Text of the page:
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Thursday, June 5, 2014

Hollis artist exhibits alcohol ink paintings

When health challenges forced Hollis artist Alene Sirott-Cope to give up pottery, she was devastated. But in the end, she wound up finding a new creative outlet from the experience: alcohol ink painting.

“It’s great for me, because it’s kind of a healing process for me,” Sirott-Cope said. “I was so upset about giving up my pottery that I needed something I could be as passionate about.” ...

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When health challenges forced Hollis artist Alene Sirott-Cope to give up pottery, she was devastated. But in the end, she wound up finding a new creative outlet from the experience: alcohol ink painting.

“It’s great for me, because it’s kind of a healing process for me,” Sirott-Cope said. “I was so upset about giving up my pottery that I needed something I could be as passionate about.”

Sirott-Cope will exhibit her alcohol ink, mixed-media and photography work at the Hollis Social Library, 2 Monument Square, through July 10, with an artist’s reception this Sunday from 1:30-4 p.m.

Alcohol ink has been used in scrapbooking for years, Sirott-Cope said, but has only recently come into use as a fine art medium. The process is so new, she said, there are hardly any books on the subject. She learned everything she knows about it online.

“A friend of mine was doing these paintings, and part of the painting was alcohol ink. I kept asking her, ‘What are you doing to get that look?’” Sirott-Cope said. “The colors are just so vibrant, and when the colors touch the other colors, they take on a life of their own.”

Sirott-Cope said she’s always loved color, and was encouraged as a child to pursue art by her father, a portrait artist, despite the fact that most people were discouraged from entering the field.

Originally from Philadelphia, Sirott-Cope earned her bachelor’s degree in graphic design, with a minor in photography, from Moore College of Art & Design. She and her husband relocated to Hollis in 1998 for his job.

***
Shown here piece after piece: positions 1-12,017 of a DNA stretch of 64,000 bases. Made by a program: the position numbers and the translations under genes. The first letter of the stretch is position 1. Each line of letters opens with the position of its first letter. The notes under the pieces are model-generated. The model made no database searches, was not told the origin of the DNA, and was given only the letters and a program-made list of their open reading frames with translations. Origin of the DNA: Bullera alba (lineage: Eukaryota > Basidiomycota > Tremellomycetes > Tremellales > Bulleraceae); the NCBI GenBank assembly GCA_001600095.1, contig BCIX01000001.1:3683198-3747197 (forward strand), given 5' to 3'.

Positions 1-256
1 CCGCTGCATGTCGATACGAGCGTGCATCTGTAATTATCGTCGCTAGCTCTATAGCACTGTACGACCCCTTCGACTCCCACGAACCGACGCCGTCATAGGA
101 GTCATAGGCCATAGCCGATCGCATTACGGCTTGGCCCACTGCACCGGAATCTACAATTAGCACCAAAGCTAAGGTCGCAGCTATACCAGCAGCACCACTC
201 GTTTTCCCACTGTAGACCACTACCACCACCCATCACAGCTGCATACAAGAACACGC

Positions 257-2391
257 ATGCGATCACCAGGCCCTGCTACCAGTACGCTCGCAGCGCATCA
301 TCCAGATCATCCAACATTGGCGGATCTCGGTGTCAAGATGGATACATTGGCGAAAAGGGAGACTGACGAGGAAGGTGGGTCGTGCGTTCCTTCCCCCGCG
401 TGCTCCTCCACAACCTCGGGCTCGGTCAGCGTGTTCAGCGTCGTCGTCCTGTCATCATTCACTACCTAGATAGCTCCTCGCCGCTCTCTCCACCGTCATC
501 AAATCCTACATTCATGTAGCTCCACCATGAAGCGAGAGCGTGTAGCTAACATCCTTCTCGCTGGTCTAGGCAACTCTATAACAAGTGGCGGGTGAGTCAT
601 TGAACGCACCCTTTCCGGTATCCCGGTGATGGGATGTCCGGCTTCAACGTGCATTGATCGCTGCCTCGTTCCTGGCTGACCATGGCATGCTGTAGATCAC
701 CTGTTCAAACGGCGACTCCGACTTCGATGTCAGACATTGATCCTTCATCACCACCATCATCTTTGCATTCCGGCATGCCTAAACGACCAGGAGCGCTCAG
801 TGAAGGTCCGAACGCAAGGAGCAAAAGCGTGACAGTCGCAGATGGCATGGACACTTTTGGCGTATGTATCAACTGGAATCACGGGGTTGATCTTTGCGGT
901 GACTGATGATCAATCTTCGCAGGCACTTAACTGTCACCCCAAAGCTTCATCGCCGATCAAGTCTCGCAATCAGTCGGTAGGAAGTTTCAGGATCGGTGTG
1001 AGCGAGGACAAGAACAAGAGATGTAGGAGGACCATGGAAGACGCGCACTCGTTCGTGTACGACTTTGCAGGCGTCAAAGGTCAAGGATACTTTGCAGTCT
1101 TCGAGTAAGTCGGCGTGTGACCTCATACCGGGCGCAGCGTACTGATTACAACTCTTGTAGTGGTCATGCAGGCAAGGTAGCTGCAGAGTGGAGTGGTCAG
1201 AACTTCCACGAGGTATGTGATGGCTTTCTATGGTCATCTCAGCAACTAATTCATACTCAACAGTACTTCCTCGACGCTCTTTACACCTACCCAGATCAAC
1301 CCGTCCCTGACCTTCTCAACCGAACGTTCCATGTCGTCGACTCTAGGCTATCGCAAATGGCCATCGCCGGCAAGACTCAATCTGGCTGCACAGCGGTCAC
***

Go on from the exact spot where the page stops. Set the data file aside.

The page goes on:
She previously taught graphic design and other art classes at colleges around Pennsylvania, New Jersey and Massachusetts, but gave it up, along with pottery, when she was diagnosed with spinal stenosis.

“It was disappointing to me, because I loved it,” said Sirott-Cope, who still owns two kilns. “So I had to find something to do that wouldn’t be as much stress on my body, and I ended up with the alcohol inks.

“I can’t not be creative in some way, so I just try to find ways to still be creative, even if I had to give up my pottery.”

She found support when she became a member of the Hollis Arts Society, with which she regularly exhibits her work.

“They encouraged me, and I wanted to hang out with them,” Sirott-Cope said. “I’m pretty happy with how my art life has turned out, how it’s evolving.”

One of the ways her work has evolved is adding dog photography to her repertoire. Sirott-Cope has four dogs – two old English sheepdogs and two corgis – which are often the subjects of her artwork.

“They’re just the sweetest things. Whenever I see a dog, I want to photograph it. It’s their personalities,” Sirott-Cope said. “They have such expression-filled faces. You can almost see what they’re thinking.”

Sirott-Cope’s photography series of dogs on the beach was recently displayed in the main atrium and first-floor hallways at St. Joseph Hospital, as part of the facility’s Art Reach program.

“I enjoy my dogs so much, I carry it into my artwork,” Sirott-Cope said. “I like to portray them having fun, enjoying themselves, playing. They just have a blast.”

Sirott-Cope pays back to the animals by donating artwork to the Humane Society for Greater Nashua. The society has featured her paintings on wine bottles sold to benefit the organization, which are sold at IncrediBREW, Trader Joe’s and soon, state liquor stores.

More than 100 artists sent in their samples when the humane society put out a call for the labels, Sirott-Cope said, and it came down to her and one other artist.

“I think when they called me for an interview, they must have heard the enthusiasm in my voice for the pets,” she said. And as an added bonus, “The wine is really good!”

In addition to her work for the humane society and freelance graphic design, Sirott-Cope takes commissions for pet portraits. She can take the photos, or interested parties can send along their own for her to make alcohol ink tiles.

“People think they need to send me a great pictures, but it doesn’t have to be a prize-winning photograph,” she said. “I can work with it.”

She also teaches regular workshops around New Hampshire and Massachusetts, with the League of NH Craftsmen and Wild Salamander in Hollis, and can be booked for painting parties at people’s homes.

“That’s fun, because I love watching people’s reactions when the colors touch,” she said. “And I’m kind of obsessed with that right now, because I love the colors. A lot of people are so into it, I’m so happy.”

For those interested in meeting Sirott-Cope and learning more about her artwork, she’ll be on hand at the Hollis library Sunday, where there will be light refreshments, original matted pieces and a chance to chat with the artist herself. All of the artwork featured at the library is for sale. As Sirott-Cope says, her studio is brimming with paintings, and she needs to make room for even more artwork.

“When people purchase my artwork, (and) they like it well enough to bring it home with them, it validates my efforts. It supports my enthusiasm,” she said.

And while parting with her cherished pieces might be difficult, she knows they’re in good hands.

“They love it because they bought it. As long as I know the people appreciate it, I know they’re going to a good home.”

Kathleen MacFarline can be reached at 594-6482 or kmacfarline@nashuatelegraph.com. Also, follow MacFarline on Twitter (@Telegraph_KatiM).